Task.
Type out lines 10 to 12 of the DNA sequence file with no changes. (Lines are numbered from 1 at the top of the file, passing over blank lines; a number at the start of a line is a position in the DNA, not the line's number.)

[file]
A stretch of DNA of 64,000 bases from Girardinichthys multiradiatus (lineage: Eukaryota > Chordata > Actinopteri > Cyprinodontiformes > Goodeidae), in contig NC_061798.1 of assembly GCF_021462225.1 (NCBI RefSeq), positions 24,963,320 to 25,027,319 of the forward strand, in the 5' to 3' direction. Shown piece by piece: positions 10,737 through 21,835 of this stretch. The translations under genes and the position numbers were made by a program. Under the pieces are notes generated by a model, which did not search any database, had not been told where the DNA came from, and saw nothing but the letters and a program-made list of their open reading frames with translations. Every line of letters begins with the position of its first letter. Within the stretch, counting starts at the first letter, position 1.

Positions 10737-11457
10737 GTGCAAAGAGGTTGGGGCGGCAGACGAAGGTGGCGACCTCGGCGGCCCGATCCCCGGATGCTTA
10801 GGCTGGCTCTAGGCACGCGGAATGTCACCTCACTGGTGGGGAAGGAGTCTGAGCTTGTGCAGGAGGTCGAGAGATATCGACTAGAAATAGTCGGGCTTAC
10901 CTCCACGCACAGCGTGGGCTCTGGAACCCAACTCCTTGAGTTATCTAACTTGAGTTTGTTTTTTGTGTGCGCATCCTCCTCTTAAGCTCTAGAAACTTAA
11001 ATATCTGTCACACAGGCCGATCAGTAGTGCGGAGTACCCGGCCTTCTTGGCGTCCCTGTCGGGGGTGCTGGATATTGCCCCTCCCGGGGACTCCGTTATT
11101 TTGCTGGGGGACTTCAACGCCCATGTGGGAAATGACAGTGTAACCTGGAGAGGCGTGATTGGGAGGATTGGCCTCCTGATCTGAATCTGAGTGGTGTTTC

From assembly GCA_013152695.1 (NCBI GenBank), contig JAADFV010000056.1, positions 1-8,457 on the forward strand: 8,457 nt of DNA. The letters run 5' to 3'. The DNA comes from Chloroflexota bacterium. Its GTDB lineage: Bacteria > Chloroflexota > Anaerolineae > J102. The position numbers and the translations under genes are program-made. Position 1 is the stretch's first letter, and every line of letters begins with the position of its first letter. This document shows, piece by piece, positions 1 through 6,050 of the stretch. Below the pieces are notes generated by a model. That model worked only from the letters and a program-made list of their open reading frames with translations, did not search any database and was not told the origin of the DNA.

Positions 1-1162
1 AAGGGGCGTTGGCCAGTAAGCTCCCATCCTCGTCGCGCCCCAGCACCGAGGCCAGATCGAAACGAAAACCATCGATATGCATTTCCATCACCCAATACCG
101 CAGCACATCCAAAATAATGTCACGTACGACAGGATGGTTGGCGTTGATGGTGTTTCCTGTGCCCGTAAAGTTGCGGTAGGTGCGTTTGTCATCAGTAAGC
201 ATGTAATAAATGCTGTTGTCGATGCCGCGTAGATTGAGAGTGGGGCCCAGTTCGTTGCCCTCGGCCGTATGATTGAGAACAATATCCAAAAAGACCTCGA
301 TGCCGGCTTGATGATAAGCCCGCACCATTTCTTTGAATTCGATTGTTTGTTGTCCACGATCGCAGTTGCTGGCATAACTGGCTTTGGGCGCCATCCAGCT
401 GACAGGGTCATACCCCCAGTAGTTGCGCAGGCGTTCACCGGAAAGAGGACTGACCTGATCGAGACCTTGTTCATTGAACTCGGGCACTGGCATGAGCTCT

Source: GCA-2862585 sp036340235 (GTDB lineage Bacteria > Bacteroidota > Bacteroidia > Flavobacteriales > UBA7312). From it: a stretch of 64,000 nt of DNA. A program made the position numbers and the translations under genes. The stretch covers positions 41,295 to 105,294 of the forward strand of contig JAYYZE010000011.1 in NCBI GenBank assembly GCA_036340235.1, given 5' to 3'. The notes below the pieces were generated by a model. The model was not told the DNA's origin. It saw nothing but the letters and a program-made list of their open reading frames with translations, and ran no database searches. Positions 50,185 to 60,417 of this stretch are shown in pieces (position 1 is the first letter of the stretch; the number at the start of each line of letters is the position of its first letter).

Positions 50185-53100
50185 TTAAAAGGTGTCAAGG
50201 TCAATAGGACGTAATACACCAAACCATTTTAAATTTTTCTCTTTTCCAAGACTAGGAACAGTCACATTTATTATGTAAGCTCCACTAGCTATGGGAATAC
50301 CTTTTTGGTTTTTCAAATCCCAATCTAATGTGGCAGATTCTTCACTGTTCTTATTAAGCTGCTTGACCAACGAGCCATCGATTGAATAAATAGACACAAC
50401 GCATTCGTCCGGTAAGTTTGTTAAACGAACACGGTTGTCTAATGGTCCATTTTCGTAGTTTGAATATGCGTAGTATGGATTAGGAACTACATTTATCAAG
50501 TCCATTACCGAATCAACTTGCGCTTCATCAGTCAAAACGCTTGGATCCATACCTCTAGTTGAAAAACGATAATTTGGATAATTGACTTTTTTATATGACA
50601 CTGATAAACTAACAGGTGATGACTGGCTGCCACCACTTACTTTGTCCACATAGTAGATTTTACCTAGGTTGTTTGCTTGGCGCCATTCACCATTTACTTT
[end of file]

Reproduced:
1 AAGGGGCGTTGGCCAGTAAGCTCCCATCCTCGTCGCGCCCCAGCACCGAGGCCAGATCGAAACGAAAACCATCGATATGCATTTCCATCACCCAATACCG
101 CAGCACATCCAAAATAATGTCACGTACGACAGGATGGTTGGCGTTGATGGTGTTTCCTGTGCCCGTAAAGTTGCGGTAGGTGCGTTTGTCATCAGTAAGC
201 ATGTAATAAATGCTGTTGTCGATGCCGCGTAGATTGAGAGTGGGGCCCAGTTCGTTGCCCTCGGCCGTATGATTGAGAACAATATCCAAAAAGACCTCGA